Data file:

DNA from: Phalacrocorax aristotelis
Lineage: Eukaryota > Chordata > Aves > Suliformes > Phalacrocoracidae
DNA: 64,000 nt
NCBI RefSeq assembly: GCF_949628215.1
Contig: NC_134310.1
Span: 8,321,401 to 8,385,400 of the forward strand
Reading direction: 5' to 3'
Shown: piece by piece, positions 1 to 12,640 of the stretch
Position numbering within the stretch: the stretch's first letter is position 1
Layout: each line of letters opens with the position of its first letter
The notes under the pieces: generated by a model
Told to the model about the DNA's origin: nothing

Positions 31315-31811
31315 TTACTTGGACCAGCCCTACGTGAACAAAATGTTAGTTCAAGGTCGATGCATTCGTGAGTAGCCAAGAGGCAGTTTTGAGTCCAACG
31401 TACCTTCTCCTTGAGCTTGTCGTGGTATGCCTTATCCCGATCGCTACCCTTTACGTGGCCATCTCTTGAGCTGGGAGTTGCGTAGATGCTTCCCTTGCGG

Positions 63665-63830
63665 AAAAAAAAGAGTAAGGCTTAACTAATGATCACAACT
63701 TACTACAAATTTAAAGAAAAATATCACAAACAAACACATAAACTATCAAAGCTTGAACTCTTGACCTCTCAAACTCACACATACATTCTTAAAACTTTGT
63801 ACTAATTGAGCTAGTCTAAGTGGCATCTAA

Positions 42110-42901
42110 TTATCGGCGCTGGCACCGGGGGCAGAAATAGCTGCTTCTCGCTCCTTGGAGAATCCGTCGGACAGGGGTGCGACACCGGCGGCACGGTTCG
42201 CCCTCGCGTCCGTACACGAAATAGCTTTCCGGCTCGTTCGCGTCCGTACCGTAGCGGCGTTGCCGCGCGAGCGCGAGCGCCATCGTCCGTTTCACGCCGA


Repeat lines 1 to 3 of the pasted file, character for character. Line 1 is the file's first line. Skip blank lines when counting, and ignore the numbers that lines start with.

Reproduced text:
DNA from: Phalacrocorax aristotelis
Lineage: Eukaryota > Chordata > Aves > Suliformes > Phalacrocoracidae
DNA: 64,000 nt